- Beneficiaries will pay zero once they hit a $2,000 limit. Part D plans will likely use more prior authorization (advance approval) and other tools to manage drug use, and premiums are likely to rise. There might not be huge effects on net prices and spending on branded drugs, even in Medicare. The bigger effects may actually be on the similar drugs and not the one that is price-negotiated. – McClellan
- The IRA is a fundamental shift in how we pay for prescription drugs because it pairs cost savings with meaningful reform on price. But it is not a silver bullet. The obvious thing that the IRA missed is that there’s no direct application of these provisions outside of Medicare. Our research shows that people just before retirement age are even more concerned than those over 65 about affording drugs. – McSpadden
Alternative Payment Models Might Fill Gaps Left by the IRA
- The IRA may not be able to solve the high cost for emerging curative therapies. But innovative payment models could help. For example, subscription models–paying one flat fee to cover drugs for a population–are being tried. But subscriptions are not pricing mechanisms. They advance a public health mission. The intention is to get a fair price that the manufacturer will accept, and that serves a public health mission to get people screened and treated. – Rena Conti, PhD, Associate Professor of Markets, Public Policy and Law at Boston University
- The first Oncology Care Model, which offered practices modest incentives without real penalties, led to a 1% cost savings for all care, including drugs. A new version is in the works. Meanwhile, the Enhancing Oncology Model, which starts this summer, will focus on sicker patients receiving targeted therapies and improving equity. It is mandatory, two-sided risk so there’s much more money at stake here. – Nancy Keating, MD, MPH, Professor of Health Care Policy and Medicine at the Harvard Medical School
- Spark’s gene therapy drug Luxturna treats a rare form of blindness affecting a small number of patients. The firm proposed a novel pricing mechanism that would give a rebate if patients failed to show the gain of function within a certain period. – Jeff Marrazzo, MBA, MPA, Co-Founder and former CEO of Spark Therapeutics, Inc.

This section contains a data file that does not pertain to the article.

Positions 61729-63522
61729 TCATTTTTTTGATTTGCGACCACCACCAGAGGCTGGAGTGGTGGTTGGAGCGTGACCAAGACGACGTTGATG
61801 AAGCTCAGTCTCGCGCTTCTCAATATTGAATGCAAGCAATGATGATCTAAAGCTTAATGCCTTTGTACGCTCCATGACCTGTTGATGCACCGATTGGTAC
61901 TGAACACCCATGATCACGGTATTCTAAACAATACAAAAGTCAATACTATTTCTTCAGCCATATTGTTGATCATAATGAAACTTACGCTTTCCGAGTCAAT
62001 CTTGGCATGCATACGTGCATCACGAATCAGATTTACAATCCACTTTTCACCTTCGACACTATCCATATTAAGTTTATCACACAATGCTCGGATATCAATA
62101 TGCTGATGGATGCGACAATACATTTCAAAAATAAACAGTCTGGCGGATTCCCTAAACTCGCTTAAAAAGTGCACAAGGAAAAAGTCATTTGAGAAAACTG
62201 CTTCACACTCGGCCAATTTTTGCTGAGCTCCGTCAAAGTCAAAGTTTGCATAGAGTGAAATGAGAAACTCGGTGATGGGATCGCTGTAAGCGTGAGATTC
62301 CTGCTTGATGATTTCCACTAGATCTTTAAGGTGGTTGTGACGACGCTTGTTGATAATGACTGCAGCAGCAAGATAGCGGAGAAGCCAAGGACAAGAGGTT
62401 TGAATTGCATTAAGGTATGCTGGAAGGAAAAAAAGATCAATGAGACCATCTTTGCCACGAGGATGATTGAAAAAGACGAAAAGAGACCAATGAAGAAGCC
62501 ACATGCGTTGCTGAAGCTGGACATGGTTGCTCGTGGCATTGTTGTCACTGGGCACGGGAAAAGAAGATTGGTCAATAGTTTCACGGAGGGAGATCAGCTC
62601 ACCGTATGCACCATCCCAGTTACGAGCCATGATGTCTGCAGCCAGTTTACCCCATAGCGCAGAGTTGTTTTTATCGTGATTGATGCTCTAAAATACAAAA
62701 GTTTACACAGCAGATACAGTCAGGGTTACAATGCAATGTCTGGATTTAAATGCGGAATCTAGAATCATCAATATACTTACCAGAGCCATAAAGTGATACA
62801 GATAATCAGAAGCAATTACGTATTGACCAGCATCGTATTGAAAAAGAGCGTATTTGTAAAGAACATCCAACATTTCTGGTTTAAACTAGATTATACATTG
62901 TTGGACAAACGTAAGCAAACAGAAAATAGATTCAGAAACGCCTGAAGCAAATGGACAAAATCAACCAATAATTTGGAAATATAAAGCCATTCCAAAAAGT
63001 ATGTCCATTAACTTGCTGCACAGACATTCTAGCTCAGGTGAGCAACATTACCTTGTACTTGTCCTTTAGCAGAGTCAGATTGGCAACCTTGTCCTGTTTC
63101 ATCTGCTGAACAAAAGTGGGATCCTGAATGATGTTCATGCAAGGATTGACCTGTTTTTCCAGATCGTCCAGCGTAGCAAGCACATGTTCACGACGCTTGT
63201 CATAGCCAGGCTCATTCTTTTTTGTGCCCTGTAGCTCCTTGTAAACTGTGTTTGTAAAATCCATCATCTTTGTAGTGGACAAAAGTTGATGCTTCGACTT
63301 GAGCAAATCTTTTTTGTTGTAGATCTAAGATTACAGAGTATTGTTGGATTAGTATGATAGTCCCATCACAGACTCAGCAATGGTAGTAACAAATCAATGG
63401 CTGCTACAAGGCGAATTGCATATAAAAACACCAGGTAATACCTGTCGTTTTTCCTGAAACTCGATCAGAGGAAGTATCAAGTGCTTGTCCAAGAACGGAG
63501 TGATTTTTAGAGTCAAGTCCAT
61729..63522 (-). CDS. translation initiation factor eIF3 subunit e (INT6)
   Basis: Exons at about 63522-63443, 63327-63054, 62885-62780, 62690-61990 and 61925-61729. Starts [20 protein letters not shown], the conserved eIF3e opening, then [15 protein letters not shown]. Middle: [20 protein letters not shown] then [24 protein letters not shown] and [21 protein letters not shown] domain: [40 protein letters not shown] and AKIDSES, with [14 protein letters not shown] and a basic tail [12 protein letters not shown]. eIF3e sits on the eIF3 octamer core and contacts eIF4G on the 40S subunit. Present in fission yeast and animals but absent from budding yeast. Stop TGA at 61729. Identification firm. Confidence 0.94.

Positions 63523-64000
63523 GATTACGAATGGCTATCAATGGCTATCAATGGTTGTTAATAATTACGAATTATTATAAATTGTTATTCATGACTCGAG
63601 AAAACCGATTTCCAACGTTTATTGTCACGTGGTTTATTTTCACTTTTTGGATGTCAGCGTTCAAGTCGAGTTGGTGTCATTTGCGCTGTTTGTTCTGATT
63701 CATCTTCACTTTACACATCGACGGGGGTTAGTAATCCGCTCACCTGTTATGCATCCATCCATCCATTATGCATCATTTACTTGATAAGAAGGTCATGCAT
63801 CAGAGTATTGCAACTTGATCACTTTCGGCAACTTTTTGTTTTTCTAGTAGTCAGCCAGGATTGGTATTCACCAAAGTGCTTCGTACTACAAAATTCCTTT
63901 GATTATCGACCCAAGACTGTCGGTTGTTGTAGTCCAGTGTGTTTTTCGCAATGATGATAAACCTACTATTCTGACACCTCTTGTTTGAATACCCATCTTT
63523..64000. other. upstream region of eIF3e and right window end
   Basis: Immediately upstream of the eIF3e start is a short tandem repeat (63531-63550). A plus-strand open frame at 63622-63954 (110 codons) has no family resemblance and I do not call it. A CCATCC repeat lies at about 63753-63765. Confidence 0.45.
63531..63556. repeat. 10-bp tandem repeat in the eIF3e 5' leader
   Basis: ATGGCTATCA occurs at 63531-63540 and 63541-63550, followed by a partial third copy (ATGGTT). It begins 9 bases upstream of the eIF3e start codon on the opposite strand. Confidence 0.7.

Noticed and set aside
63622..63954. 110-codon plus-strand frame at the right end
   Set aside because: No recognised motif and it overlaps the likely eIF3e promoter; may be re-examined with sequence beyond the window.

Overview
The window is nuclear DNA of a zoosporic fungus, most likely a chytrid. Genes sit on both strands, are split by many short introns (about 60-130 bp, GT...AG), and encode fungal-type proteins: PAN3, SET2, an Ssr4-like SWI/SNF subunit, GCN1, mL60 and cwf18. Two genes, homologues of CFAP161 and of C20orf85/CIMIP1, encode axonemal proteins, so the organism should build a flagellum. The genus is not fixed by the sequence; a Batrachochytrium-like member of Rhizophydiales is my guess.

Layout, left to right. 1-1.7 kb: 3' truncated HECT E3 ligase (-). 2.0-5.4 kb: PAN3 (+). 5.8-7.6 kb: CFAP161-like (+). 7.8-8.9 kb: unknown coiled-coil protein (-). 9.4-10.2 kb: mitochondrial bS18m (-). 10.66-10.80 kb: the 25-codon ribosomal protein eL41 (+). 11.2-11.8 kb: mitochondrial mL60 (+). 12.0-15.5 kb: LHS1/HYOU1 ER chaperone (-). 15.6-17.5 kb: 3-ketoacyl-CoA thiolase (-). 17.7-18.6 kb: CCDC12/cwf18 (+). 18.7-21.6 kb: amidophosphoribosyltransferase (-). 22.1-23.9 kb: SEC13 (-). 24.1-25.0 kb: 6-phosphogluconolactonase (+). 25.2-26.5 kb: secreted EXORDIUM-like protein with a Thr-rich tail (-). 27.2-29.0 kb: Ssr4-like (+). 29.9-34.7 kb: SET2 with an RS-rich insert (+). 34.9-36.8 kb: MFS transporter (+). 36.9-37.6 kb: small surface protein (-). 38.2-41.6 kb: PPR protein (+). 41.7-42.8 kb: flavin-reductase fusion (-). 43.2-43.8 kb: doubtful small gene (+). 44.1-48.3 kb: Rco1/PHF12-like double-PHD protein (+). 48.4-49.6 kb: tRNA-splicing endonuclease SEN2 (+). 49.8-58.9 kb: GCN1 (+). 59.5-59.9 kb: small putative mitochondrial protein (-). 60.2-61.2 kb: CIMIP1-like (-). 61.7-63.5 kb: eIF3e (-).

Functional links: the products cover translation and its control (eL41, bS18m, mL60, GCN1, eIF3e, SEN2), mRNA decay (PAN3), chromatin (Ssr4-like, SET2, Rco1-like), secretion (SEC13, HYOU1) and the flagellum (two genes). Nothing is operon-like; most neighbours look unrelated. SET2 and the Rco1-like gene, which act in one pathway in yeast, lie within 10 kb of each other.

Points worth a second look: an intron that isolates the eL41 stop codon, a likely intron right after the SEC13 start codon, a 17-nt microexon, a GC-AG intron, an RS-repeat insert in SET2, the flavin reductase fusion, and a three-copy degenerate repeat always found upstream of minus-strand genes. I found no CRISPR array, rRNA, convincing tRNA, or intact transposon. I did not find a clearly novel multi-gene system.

Experts Debate the Role of PBMs
- There are three large PBMs. However, there are also PBMs differentiated by whether they serve a national market, mid-market, or non-traditional market, which introduces some heterogeneity and pricing variation. – Lawton Robert Burns, PhD, MBA, James Joo-Jin Kim Professor, Professor of Healthcare Management, and Professor of Management at The Wharton School
- As intermediaries, PBMs negotiate with both manufacturers and insurers to bring down prices and expand access to purchasers for manufacturers. It is an imperfect business model, and more transparency would help the market. However, PBMs do bring efficiencies and capabilities to an industry that requires a lot of technical expertise. – Barak Richman, PhD, JD, Professor of Law and Business Administration at Duke University
- Transparency that advances informed decision-making is important. However, the wrong kinds of transparency would lead to higher drug prices. “The entire point of a PBM is to drive down drug costs.” – Angela Banks, MBA, MA, Vice President of Policy for the Pharmaceutical Care Management Association
A Closing Point on the IRA
- Health care is political and the IRA has been politicized. “This law is trying to address the high cost of drugs and if we can’t tell a single good story about how this law has affected that, that is not success.” – Adaeze Eneckwechi, PhD, MPP, Operating Partner at Welsh, Carson, Anderson & Stowe.